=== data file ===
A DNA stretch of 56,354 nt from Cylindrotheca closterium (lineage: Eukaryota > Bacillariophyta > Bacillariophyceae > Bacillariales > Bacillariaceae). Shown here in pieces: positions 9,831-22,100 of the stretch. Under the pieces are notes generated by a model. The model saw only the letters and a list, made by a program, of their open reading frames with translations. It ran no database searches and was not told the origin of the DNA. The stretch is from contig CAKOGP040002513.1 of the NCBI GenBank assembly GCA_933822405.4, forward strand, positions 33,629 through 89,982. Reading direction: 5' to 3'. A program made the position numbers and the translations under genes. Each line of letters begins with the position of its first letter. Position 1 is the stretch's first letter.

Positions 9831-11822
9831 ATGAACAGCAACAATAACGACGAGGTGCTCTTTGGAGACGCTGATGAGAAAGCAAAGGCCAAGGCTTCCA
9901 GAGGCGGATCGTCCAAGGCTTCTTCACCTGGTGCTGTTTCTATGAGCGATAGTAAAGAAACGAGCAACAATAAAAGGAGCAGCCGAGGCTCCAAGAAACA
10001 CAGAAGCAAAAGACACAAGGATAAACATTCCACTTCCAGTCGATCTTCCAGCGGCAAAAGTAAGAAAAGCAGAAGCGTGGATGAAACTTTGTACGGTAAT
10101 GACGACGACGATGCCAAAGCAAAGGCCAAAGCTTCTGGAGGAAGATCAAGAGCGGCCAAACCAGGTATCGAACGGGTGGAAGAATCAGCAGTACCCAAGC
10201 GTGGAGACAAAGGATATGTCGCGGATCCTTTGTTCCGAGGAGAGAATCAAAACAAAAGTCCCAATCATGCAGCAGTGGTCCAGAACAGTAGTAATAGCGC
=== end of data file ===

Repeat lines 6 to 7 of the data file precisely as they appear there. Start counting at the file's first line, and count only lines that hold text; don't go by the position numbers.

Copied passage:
10101 GACGACGACGATGCCAAAGCAAAGGCCAAAGCTTCTGGAGGAAGATCAAGAGCGGCCAAACCAGGTATCGAACGGGTGGAAGAATCAGCAGTACCCAAGC
10201 GTGGAGACAAAGGATATGTCGCGGATCCTTTGTTCCGAGGAGAGAATCAAAACAAAAGTCCCAATCATGCAGCAGTGGTCCAGAACAGTAGTAATAGCGC